Land titling is a form of land reform in which private individuals and families are given formal property rights for land which they have previously occupied informally or used on the basis of customary land tenure.


Land is one of the most controversial subjects in India. The lack of a proper system to maintain land records and provide persons with conclusive titles results in frequent and long drawn legal conflicts.


Issues with present system –


  • Land records, land revenue, surveys etc are under state list while stamp duty, Registration and transfer of property are under concurrent list and Parliament has legislated on these issues. This creates a conflict among institutions.
  • Registering any transaction under the Registration Act, 1908 is just an evidence of the transaction, which does not confer any title on the landowner.
  • The system envisaged under the Registration Act runs parallel to the records maintained by the revenue department. These are supposed to reflect the changes in either record. However, this does not always happen.
  • Some transactions (e.g. gifts) which may be part of revenue records are not necessarily required to be registered under the Registration Act.
  • Certain systems of land ownership in states like Haryana and Himachal Pradesh only deal with ‘shares’ of particular persons without demarcating physical boundaries between them.
  • Most land records do not really mirror property ownership at an individual level.
  • The colonial system of deed-based registration, presumptive title (not conclusive title) and land records open to challenge, continue to limit proper land utilisation.
  • Maintenance of land records, land revenue, survey and ‘record of rights’ are clubbed in the state list.
  • The entire system of new officers and authorities proposed in the Model Land Titling Bill, 2011 does not clarify their functioning vis a vis the current or existing system.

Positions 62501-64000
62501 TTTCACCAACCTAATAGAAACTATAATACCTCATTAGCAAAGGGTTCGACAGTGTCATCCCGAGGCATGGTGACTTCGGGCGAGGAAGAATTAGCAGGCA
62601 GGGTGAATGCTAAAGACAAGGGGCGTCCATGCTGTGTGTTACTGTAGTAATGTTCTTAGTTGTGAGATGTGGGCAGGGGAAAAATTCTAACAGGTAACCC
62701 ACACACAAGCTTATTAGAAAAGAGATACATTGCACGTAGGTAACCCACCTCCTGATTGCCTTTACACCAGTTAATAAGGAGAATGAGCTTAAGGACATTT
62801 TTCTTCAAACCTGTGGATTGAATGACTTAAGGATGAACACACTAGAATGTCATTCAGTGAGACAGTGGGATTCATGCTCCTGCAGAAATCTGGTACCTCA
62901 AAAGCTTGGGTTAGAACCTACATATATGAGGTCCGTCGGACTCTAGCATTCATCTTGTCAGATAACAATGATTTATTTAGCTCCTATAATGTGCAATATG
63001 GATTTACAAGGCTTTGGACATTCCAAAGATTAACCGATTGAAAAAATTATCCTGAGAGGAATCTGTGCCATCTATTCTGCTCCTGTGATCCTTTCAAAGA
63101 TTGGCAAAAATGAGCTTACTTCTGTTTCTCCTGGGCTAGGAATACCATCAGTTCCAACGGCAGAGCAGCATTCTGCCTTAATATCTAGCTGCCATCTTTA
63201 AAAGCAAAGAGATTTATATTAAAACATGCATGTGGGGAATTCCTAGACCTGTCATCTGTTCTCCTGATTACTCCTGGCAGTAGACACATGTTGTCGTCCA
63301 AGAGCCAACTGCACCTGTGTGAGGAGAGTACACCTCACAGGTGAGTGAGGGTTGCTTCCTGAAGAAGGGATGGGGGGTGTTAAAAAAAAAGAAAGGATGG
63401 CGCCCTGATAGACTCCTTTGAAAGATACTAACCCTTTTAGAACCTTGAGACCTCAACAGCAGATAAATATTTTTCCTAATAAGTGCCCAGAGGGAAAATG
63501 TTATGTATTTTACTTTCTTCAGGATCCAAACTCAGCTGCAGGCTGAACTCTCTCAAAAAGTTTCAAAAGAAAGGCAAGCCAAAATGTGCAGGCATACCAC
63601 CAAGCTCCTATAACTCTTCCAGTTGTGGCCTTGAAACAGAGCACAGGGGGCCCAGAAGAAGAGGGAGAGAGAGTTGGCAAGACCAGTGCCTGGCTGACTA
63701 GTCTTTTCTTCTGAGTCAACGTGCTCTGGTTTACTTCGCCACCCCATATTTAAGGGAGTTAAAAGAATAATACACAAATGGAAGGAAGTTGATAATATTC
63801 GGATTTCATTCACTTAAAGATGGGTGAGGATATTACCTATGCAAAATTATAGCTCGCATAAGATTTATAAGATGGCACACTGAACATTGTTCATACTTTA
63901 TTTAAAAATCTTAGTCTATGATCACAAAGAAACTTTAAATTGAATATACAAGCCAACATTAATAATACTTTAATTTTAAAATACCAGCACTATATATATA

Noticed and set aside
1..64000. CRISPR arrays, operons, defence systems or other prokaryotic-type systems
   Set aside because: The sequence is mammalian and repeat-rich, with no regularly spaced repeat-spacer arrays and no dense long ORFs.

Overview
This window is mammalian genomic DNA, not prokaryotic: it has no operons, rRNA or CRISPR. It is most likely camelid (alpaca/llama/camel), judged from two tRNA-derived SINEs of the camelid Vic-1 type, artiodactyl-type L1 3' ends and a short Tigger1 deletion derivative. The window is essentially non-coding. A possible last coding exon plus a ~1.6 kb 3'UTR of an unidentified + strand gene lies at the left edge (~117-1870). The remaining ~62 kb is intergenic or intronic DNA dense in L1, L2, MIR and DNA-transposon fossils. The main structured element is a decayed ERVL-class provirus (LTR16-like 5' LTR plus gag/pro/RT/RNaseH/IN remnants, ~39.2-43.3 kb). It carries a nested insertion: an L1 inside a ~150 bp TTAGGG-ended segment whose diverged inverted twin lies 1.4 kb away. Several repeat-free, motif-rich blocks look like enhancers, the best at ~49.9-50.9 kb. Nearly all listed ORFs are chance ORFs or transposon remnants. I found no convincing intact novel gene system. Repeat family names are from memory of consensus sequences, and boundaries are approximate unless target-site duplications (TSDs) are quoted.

• Creating separate court for hearing small land related dispute because for a fit of disputed land case is registered under same court jurisdiction.
  • Geographical information system (GIS) help in better price determination of land in accordance with the provisions of the land acquisition bill. And it will improve targeting of fertilizer subsidies on the basis of estimates of real holdings as well as enhance transparency by bringing to light the total land holdings owned by an individual across districts or even states.
  • Land Transformation Management System is a welcome steps. Its main agenda is integrating land records with Aadhaar, digitizing them and matching the real holdings with the documents. It will go a long way towards addressing historical problems—easing land acquisition, empowering land holders and enabling the use of land as an asset for accessing credit.


The government needs to modernize management of land records, minimize scope of land/property disputes, enhance transparency and facilitate moving eventually towards guaranteed conclusive titles to immovable properties in the country to allow land markets to function effectively and reduce judicial burden. One of the main goal of Digital India mission launched last year was the digitisation of land record. Union government in 2008 introduced National Land Record Modernization Programme with the aforesaid aims


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